Malians starving as conflict escalates


Thousands of people who fled fighting in Mali since September are going hungry because funding has run out as the conflict escalates, aid agencies said.

The West African country has been a battleground of Islamist militants, ethnic militias and international troops since a rebel uprising was hijacked by jihadists in 2012.

Fighting intensified this year, leaving 5.2 million people in need of aid – more than at any time since the start of the crisis, according to the United Nations.

Of 70,000 people who fled their homes in the last two months, half have received food and shelter and more than 34,000 have been “left to starve”, according to the Norwegian Refugee Council (NRC).
“No one predicted the situation in Mali would worsen at this level,” said Hassane Hamadou, NRC country director, adding the agency exhausted its emergency funding in September.
“Most of our analyses at the beginning of the year were not that critical,” he told the Thomson Reuters Foundation.

The escalation was the result of a combination of increased counter-terrorism operations, poor rain leaving limited grazing and a presidential election in July that increased tensions, experts said.

Catholic Relief Services said it responded to 19 crises since July, compared to five in the same period last year. In all cases civilians fled either military operations, threats by armed groups, or inter-communal conflict.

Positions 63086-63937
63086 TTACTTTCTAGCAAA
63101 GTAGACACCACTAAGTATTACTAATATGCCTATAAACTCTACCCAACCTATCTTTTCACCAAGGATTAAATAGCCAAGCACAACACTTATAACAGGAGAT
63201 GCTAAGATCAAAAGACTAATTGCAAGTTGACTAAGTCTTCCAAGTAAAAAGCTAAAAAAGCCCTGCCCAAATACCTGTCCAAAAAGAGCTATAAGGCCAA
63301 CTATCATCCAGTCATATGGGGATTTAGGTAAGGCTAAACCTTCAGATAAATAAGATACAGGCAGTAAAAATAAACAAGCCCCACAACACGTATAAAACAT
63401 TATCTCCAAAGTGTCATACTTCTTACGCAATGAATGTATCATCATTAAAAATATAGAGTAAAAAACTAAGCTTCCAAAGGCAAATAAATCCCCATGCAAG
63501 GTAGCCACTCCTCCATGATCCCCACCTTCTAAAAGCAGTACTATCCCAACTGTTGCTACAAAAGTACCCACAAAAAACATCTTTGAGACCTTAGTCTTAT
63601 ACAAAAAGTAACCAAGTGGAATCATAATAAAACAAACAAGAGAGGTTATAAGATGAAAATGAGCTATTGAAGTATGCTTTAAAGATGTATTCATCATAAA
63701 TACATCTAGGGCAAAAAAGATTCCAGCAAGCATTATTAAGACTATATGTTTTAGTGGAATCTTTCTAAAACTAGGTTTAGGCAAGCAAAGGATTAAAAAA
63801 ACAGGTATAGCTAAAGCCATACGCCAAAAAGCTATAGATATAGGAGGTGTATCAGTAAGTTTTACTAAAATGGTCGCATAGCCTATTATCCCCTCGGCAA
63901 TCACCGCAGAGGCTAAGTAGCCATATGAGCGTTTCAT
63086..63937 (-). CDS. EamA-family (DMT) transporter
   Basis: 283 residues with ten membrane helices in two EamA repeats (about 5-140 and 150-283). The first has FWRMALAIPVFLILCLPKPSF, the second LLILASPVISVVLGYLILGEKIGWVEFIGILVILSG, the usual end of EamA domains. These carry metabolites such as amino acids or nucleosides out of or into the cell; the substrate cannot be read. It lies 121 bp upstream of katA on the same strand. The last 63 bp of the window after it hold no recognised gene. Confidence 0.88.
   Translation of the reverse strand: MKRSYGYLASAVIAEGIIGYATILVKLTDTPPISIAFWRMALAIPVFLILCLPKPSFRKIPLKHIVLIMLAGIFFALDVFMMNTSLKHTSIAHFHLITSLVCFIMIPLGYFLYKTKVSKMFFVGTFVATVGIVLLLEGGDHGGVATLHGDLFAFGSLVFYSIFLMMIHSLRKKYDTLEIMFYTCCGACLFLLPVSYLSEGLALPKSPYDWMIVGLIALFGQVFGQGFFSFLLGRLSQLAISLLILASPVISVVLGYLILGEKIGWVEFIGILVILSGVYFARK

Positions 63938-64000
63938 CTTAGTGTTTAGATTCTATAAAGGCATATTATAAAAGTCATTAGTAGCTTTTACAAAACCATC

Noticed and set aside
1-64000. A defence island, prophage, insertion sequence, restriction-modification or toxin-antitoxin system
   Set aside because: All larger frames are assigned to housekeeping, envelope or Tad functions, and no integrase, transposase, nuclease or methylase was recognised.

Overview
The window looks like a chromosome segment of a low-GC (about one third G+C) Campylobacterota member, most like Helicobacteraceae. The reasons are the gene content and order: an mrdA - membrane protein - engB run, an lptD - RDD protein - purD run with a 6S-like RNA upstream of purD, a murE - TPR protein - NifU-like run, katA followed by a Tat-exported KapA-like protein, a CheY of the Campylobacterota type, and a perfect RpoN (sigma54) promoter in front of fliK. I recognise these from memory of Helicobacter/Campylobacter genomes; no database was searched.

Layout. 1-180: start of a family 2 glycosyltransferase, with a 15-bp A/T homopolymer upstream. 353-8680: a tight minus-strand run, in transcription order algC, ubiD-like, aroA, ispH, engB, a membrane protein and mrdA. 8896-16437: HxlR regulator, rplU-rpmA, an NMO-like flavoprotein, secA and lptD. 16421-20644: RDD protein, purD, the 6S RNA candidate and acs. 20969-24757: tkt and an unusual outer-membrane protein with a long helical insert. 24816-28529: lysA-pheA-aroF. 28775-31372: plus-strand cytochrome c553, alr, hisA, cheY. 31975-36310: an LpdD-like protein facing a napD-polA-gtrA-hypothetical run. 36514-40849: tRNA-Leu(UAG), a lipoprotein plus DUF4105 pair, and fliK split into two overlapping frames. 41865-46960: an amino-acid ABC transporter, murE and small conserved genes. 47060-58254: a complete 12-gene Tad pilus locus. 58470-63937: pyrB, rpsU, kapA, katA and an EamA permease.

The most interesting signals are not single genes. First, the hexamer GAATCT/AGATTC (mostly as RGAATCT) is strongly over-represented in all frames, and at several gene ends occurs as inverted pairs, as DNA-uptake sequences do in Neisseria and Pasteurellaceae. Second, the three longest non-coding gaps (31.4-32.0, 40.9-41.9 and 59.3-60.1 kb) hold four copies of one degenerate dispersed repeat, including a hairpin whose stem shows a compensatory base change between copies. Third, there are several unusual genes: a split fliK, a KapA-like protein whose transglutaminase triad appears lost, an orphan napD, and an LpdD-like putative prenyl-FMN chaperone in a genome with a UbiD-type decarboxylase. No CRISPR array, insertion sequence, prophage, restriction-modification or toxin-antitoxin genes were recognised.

“We’re all shocked by how much work there has been. Our team of responders finish a mission, come home and they’re out the door again,” said Erik Heinonen, head of emergencies in Mali for the international relief agency.
“We’ve had to cut back on what we would generally want to provide to people who have been displaced and really focus on what is the most life-saving,” he said.

More than a third of the people who fled violence are mothers and children, who usually have nothing and no access to food, shelter or clean water, said the NRC.

The United Nations requested $330 million for the humanitarian response in Mali this year and received half that.

Foreign countries are spending more on military and security operations in Mali, mainly aimed at rooting out Islamists, aid agencies noted.
“Maybe it’s time for the international community to think about the balance and see how to respond to the humanitarian crisis as well,” said Hamadou.